Medical Diagnosis

Hi Everyone, I don't know if everyone is aware or not, but I still as of yet have not gotten a diagnosis for my condition. It may seem crazy to be a part of a brain injury support group with no official diagnosis-but it has been to hell and back trying to get a doctor to recognize an abi after the point of initial trauma-especially when the damage is at the neuronal level. Ugh. Anyways the world of neurologists and the stories of dealing with them will be saved until after I get my eval results on Wednesday.

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  • I hope it doesn't take too long for you to get your diagnosis Nageen. At least you will then have information you can work with.

    You know we are supporting you here on Headway, so chin up Girl! You can do it!

    Shirley xxx

  • Hope you get some results on Wednesday. Don't be too disappointed it they say that 'it points to..' and they still don't commit. Have you read the 'Brain Injury Survivor's Guide'? The story of a US lady Beth Jameson who had hypoxic brain damage. It took a while with her to diagnose and get help with rehab, she eventually went back to work. I had to read it bit by bit with stickers on helpful pages to go back to.

  • Yea I know about her. She's awesome, but i'm sad because she never recovered she just learned to deal with it. I want a miracle!

  • Miracles don't happen Negeen, we all want to recover and be as we were before our BI's but accepting we won't and learning to adapt our lives according to our circumstances and accept them, is the best way to help yourself, that's how we help ourselves and there are some wonderful stories on here about how well people have done after their BI's and also so many physical injuries and disabilities to ovecome.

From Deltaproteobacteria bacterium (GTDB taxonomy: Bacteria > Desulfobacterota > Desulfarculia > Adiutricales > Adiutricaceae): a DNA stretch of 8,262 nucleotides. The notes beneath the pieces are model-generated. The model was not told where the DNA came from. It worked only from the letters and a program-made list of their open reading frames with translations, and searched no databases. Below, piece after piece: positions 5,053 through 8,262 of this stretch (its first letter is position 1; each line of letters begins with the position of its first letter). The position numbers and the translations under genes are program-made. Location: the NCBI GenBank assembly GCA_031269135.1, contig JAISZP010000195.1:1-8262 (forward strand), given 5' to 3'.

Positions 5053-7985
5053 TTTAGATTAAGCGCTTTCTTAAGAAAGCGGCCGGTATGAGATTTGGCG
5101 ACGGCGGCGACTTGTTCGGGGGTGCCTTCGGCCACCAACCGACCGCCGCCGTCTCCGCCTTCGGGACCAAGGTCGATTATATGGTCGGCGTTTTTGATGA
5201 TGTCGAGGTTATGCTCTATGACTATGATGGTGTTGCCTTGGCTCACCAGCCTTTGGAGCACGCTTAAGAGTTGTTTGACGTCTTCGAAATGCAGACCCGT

• I really should feel bad though because like Beth's injury is 1000 times worse than mine. I'm doing good in comparison to others who have suffered hypoxic damage- I have like the best possible outcome. I have my peripheral vision, All of my muscles work fine, I'm not paralyzed, I breathe, eat, talk, walk on my own. So really I'm probably best case scenario in a bad situation. Yet people worse off than me manage to find happiness.

  • In the general scheme of things weighing everything up I think I got off lightly too... within two months of my accident there were reported cases of three other similar incidents...none of those people survived. People kept telling me how lucky I was but to be honest I never felt lucky. Although I too can walk ( a bit wobbly sometimes) and talk (not always as coherently as I would like) my life has changed beyond recognition.

    I looked at some celeb/high profile cases and wondered how on earth did they recover so well when I could not...only to later learn that their 'recovery' was not as complete as the media spin suggested. Still it all managed to make me feel worse. Even with support of family and friends (and I know I am really lucky in that respect) TBI survival is a lonely road to travel. Acceptance is something we all struggle with to some degree. Every time I think I am reconciled to my lot something will come along to remind me just how much I lost and for a few dark moments I am lost again...

    I try really hard not to compare my situation to that of others...we were all individuals before our injury and our collective experiences do not change that so we will react and experience things differently. I have found that to look too far inward is to risk staring into an abyss...to look backwards means I cannot look forwards and forwards is where I need to go.